Depending on what side of the aisle you’re on, government regulations can be seen as necessary measures to roll back abuses in certain industries or job killer that stifles businesses and slows the economy. President Trump believes the latter and has promised to roll back key Obama-era regulations. He has pledged to cut back 75 percent of regulations in an effort to create jobs in industries that have declined in recent years.
There has already been swift action by Trump and members of Congress. Rollbacks on regulations have impacted education, the coal industry, guns, and even small businesses. There’s already a bill, The Regulatory Accountability Act, that’s being pushed through that would place accountability for federal agencies and create rules for regulators to disclose how regulations affect the economy. The bill is strongly opposed by economic institutions like the Economic Policy Institute, who says that workers would be negatively affected.
Here are some pros and cons of deregulation under Trump.
In April Donald Trump signed an executive order telling the Agriculture Department to eliminate regulations that are deemed as unnecessary. Trump was backed by those in the industry and touted this as a way to promote economic growth in the agriculture industry. Many feel that removal of some regulations will help their businesses, while some have expressed mild worry.
George Hoffman and his wife are farmers that run a small dairy farm in Wassaic, a small town about two hours outside of New York City. Hoffman, who regularly does business with many meat markets in the city, is an avid Trump supporter. He believes that Obama-era regulations has hurt the farming industry.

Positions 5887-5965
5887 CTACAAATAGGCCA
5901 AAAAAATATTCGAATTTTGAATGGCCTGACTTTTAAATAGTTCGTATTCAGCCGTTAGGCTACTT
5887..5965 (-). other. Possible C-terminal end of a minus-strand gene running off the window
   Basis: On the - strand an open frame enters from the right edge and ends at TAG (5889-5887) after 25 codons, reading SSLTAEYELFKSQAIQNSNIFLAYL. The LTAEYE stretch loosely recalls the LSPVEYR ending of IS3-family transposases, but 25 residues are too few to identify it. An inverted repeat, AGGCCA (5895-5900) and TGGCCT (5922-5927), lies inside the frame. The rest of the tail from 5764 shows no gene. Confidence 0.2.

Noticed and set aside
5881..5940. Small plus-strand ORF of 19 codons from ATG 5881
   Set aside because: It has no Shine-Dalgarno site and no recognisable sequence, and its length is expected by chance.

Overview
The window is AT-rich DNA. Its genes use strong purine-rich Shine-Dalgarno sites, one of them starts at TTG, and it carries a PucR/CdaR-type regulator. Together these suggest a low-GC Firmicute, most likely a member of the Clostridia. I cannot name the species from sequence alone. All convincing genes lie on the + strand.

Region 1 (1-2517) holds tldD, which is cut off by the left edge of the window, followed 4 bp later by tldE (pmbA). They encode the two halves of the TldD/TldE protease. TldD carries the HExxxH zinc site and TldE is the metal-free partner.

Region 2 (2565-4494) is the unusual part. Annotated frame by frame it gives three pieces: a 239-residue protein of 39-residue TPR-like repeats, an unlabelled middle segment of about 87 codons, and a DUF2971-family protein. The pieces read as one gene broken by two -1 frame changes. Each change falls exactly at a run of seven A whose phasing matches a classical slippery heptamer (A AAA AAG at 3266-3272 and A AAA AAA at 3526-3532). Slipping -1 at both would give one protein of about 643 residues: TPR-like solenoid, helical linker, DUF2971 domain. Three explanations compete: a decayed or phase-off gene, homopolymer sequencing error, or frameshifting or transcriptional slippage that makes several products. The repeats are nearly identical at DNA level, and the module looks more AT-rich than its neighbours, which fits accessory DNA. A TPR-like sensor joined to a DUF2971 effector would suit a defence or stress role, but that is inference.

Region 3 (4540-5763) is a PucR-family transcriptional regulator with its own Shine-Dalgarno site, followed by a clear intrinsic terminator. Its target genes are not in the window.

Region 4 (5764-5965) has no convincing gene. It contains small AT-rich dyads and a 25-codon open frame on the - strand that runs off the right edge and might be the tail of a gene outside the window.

“A lot of these different rules that have been imposed on us are just ridiculous,” said Hoffman. He believes that heavy regulations make it hard for U.S. based farmers to compete with those from other countries. “They make these rules that we’re forced to comply with, we’re also then forced to compete with other countries that don’t have these same regulations.”
Hoffman is a big proponent of U.S. removing itself from the North American Free Trade Agreement under Trump. As a dairy farmer, he feels that it benefits countries like Canada and hurts farmers in the U.S.
Some economists, however, believe the issue is more complicated because the impact on farmers depends on the specific farm, the type of regulations and whether the regulations are coming from the federal government or state governments.
“New York state will have very strict health and safety regulations, probably stricter than whatever federal regulations there might be,” said Otto Doering, agriculture economist at Purdue university. “The regulation of dairy safety is largely a state operation, Trump’s not going to make any difference there.”
Another form of regulations that Trump had promised to target when he became president were those aimed at the financial and banking sector. He said that many financial regulations encourage “risky behavior.” He has particularly taken aim at the Dodd-Frank Act, a law signed by President Obama in 2010 that placed heavy regulatory burdens on financial institutions. The law was signed in response to the 2008 financial crisis.
Trump has criticized the law for its stringent financial policies and stated that many of his friends were unable to get business loans because of it and wants to repeal or severely weaken the law.